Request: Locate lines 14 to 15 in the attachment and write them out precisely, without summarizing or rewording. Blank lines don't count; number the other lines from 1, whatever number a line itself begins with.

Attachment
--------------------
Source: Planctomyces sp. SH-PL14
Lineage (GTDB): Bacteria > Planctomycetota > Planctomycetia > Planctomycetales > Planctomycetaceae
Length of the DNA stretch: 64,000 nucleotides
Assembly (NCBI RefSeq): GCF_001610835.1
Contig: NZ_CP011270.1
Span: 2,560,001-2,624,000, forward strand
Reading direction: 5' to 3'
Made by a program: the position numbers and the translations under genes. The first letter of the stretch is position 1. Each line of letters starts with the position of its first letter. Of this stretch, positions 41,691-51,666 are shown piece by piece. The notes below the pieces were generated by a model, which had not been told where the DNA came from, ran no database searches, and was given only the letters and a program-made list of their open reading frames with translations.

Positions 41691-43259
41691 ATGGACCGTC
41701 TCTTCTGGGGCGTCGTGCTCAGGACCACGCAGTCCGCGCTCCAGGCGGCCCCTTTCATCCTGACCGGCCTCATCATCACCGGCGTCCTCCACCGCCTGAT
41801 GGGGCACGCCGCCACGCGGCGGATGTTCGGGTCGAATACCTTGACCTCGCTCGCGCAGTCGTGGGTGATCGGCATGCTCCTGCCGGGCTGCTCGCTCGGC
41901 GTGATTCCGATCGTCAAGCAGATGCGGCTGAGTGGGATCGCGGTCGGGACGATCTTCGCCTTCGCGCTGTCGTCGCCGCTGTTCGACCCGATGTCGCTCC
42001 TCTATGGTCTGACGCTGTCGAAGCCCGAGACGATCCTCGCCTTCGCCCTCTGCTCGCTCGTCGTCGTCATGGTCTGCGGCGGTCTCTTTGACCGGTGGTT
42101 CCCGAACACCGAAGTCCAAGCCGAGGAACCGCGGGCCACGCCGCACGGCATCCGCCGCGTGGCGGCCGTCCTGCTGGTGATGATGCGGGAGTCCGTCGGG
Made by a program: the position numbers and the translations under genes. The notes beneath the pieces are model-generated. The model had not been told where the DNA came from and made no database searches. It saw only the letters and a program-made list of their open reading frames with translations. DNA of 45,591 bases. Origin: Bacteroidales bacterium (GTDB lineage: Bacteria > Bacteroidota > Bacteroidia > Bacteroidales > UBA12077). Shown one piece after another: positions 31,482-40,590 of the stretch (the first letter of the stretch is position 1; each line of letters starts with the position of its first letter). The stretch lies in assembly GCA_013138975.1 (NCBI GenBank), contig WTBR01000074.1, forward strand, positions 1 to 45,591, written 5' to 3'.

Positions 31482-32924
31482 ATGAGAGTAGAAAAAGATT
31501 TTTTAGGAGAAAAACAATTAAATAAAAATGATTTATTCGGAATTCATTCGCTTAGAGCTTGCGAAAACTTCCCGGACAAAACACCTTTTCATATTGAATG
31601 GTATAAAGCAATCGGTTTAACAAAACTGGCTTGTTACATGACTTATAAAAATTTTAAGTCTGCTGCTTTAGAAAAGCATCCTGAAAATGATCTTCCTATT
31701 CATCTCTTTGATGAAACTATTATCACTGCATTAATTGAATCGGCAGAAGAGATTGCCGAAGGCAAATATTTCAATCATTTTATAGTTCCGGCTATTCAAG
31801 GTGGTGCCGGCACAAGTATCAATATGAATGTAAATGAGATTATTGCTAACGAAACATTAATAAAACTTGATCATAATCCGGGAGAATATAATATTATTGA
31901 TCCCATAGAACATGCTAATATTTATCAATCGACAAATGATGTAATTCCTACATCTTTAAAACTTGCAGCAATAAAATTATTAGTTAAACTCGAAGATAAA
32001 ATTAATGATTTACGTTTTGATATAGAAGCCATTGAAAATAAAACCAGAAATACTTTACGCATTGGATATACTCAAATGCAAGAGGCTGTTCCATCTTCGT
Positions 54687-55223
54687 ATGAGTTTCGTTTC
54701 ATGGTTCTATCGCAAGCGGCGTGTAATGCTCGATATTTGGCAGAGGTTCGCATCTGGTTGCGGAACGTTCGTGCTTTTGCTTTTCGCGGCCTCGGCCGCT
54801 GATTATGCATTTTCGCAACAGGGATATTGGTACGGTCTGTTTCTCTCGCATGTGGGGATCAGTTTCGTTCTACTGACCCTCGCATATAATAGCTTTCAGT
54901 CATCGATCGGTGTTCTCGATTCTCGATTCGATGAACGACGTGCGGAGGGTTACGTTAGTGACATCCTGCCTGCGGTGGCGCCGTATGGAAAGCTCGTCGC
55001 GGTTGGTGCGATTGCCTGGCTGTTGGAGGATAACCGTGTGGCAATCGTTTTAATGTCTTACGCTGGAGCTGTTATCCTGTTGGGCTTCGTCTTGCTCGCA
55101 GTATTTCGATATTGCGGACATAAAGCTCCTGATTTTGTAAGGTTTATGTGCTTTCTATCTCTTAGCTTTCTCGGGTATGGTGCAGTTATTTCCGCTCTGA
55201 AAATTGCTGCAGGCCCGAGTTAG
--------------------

42001 TCTATGGTCTGACGCTGTCGAAGCCCGAGACGATCCTCGCCTTCGCCCTCTGCTCGCTCGTCGTCGTCATGGTCTGCGGCGGTCTCTTTGACCGGTGGTT
42101 CCCGAACACCGAAGTCCAAGCCGAGGAACCGCGGGCCACGCCGCACGGCATCCGCCGCGTGGCGGCCGTCCTGCTGGTGATGATGCGGGAGTCCGTCGGG